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How To Creating a Connection to SQL Server Without a Datasource


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This article was previously published under Q155392

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Summary

When creating a connection to access remote data, you can create a connection that does not require an ODBC datasource. Because this method does not require an existing ODBC datasource, you do not have to be concerned with setting up the datasource in the ODBC administrator. This simplifies the task of application distribution.

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More information

The following steps outline how to create a connection that does not require an ODBC datasource. The connection will be called CONNECT1, and it accesses a SQL Server backend with the following attributes:
   Server Name = SQL1
   Logon User ID = USER
   Logon Password = password
   DATABASE = pubs
				
You can create the connection either programmatically or using the Connection Designer. Both of these methods will be addressed.

Creating the Connection Programmatically

  1. Open a database in which to store the connection.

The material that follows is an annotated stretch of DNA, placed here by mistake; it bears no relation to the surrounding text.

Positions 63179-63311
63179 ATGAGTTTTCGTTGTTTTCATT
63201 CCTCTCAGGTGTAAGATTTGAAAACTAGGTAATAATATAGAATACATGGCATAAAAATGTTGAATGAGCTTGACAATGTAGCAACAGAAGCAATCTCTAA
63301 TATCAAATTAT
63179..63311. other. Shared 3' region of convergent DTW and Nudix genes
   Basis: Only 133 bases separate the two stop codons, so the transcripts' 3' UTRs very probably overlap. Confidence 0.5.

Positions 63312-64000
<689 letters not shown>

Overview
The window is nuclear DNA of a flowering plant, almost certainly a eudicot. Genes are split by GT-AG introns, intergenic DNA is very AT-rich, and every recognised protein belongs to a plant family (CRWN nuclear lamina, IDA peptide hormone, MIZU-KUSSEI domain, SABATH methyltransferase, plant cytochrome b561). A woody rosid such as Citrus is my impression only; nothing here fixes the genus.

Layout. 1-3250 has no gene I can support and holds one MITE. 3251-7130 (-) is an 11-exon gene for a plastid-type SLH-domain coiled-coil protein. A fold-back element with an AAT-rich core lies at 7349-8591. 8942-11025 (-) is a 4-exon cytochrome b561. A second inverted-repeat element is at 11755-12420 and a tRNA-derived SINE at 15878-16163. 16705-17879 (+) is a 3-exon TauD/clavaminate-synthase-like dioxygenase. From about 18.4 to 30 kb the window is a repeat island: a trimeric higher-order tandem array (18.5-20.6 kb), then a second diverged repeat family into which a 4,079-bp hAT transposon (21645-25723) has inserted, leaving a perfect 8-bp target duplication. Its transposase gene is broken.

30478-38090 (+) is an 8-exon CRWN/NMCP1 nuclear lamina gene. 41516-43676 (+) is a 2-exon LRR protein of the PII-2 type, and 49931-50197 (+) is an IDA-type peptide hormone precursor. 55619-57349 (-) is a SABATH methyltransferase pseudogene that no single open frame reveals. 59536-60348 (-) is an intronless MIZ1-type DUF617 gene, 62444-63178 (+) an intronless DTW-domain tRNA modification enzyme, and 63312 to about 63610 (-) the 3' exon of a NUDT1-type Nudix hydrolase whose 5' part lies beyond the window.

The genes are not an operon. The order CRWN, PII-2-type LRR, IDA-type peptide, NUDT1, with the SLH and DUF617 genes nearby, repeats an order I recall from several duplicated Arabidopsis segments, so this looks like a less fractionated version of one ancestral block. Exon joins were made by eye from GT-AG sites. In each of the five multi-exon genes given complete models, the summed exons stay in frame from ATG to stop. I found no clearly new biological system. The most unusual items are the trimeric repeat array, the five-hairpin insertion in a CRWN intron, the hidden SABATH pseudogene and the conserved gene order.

2. Enter the following command in the Command window:
          CREATE CONNECTION CONNECT1 CONNSTRING "DRIVER={SQL Server};
             SERVER=SQL1;UID=USER;PWD=password;DATABASE=pubs"
    								
    NOTE: You should enter this command on one line.

Creating the Connection Using the Connection Designer

  1. Open a database in which to store the connection.
  2. From the File menu, click New.
  3. Specify a new connection.
  4. In the Connection Designer, select the "Connection String" option button.
  5. Enter the following for the Connect String:
          DRIVER={SQL Server};SERVER=SQL1;UID=USER;PWD=password;DATABASE=pubs
    								
  6. Close the Connection Designer, and save the connection as CONNECT1.
To test the connection, enter the following in the Command window:
   ?SQLConnect('CONNECT1')
						
A return value greater than zero indicates a successful connection.

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Keywords: KB155392, kbhowto

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Article Info
Article ID : 155392
Revision : 6
Created on : 3/14/2005
Published on : 3/14/2005
Exists online : False
Views : 387